(Nearly) Live at Social Media Week – The Future of Money

Do brick and mortar bank branches have a future? Will digital currency make credit cards obsolete? Will the individual investor choose instead to become a crowdfunder?

A Social Media Week Los Angeles panel tackled those questions earlier today as they looked at the impact not only of social media but of technology, apps and mobile on the finance system.

“No Money, No Problem – How Easy Access to Capital is Disrupting Traditional Finance,” the title of the session, is welcomed by crowdfunding champions like Chance Barnett, CEO of crowdfunder.com. He described a “renaissance” of capital availability for startups which has resulted from crowdfunding and the movement of capital markets to online. That of course is a good description of his business. His vision of the future of investing, and for his company, involves opening the early stage investment market to everyone.

William Quigley, managing director of Clearstone Venture Partners, sees changes that have taken place in VC funding as supporting Barnett’s vision of an “opportunity for VC’s and the crowd to play together.” Quigley said that VC’s have become more reluctant to take a position in very early start ups. They are more likely to wait for “some sign of success” after which they will start throwing money, a lot of money, at it.

Quigley also offered the prediction that “all currencies within 25 years will be digital.” He noted two factors that will continue to push the growth of Bitcoin and similar currencies. One is the fact that online retailers all have “redlines” of parts of the world where they don’t do business because it is too risky with credit cards. Digital currency removes the risk of, for example, selling books online in the Ukraine or in Nigeria. He also noted that digital currency offers sellers the assurance that the transaction cannot be “pulled back” as is commonly done in the U.S. with credit card purchases.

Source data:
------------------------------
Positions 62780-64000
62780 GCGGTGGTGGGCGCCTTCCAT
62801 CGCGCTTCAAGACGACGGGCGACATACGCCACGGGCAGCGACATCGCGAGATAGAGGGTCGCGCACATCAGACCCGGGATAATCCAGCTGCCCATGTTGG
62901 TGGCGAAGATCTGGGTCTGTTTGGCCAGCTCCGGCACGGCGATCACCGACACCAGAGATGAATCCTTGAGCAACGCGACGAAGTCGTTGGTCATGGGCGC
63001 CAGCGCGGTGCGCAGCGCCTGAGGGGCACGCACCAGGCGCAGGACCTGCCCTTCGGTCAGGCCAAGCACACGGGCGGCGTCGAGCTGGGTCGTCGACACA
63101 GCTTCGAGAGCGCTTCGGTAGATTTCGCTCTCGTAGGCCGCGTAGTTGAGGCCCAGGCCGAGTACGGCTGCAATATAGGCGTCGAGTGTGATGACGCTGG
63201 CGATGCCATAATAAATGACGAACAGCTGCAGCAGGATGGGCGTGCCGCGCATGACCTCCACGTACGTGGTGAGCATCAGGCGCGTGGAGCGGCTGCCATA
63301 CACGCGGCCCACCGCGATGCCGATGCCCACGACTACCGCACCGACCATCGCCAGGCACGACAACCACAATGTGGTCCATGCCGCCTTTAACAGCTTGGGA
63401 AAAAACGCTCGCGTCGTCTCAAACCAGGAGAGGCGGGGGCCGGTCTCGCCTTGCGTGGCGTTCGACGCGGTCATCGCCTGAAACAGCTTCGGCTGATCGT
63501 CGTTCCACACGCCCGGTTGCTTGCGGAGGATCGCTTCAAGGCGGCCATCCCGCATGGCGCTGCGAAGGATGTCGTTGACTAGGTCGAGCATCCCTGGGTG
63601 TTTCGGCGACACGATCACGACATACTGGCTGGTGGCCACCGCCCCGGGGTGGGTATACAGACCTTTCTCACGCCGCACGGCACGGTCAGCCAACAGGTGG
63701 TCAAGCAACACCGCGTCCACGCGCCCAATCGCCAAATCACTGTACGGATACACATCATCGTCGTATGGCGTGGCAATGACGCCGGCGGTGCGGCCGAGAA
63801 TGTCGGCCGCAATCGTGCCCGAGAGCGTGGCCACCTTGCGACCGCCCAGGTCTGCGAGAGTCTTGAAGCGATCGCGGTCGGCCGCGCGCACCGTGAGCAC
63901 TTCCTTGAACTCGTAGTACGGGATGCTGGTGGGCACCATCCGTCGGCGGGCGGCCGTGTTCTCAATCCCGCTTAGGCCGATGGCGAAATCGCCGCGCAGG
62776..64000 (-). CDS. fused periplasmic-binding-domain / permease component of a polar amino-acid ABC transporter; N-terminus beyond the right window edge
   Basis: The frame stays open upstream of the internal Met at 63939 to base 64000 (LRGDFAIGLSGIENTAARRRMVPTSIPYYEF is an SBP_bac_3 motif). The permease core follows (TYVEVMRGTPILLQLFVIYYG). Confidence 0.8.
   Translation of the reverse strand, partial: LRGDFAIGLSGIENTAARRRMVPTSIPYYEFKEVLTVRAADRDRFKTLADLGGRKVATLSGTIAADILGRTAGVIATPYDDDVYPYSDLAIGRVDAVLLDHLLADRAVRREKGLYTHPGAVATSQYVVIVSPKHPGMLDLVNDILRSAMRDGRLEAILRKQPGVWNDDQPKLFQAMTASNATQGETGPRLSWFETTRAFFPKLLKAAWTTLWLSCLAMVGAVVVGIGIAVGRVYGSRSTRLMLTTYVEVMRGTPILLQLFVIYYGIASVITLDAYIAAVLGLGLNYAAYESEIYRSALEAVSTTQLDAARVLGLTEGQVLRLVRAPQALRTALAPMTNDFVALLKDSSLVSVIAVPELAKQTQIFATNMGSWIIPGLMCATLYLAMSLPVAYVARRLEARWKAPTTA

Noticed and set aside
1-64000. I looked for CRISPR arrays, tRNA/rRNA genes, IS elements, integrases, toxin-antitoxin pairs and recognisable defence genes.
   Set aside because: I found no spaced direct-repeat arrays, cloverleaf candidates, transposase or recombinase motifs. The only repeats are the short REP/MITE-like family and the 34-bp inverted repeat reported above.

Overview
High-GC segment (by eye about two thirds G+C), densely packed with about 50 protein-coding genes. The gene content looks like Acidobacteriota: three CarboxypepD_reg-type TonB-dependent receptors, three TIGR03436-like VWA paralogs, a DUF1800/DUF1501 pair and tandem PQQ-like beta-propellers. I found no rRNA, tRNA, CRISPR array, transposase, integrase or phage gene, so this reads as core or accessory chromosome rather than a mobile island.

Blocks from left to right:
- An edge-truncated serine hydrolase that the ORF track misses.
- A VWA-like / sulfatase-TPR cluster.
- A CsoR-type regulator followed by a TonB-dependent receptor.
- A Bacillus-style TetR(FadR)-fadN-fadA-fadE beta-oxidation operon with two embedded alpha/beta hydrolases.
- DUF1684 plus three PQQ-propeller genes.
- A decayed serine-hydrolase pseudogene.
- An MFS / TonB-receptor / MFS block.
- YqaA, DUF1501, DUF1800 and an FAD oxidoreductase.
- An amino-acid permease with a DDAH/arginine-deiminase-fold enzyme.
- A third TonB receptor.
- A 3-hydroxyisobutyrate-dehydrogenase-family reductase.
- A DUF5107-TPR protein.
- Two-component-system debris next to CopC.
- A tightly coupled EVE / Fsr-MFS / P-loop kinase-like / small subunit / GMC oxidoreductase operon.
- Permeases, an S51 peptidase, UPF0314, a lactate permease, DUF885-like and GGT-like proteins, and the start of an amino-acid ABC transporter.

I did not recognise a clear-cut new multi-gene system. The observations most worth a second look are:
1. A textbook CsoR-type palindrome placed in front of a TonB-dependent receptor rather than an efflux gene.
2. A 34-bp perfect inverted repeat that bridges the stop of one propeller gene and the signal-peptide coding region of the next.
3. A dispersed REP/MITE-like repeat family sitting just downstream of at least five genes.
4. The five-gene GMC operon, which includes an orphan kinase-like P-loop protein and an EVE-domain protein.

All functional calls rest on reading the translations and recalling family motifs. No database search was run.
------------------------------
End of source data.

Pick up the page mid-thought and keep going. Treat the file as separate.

Ben Katz, who is the founder and CEO of card.com, talked about how technology is impacting banks. He noted how companies like his own can offer services that target the “9 out of 10 people who don’t matter to banks.” While “banks are on your side if you are someone with $10k or more in your bank account,” the cost of banking has gone down dramatically with online banks that can be accessed by mobile. From Katz’ perspective there will be increasingly less reason for average customers to deal with institutions who have no real interest in them.

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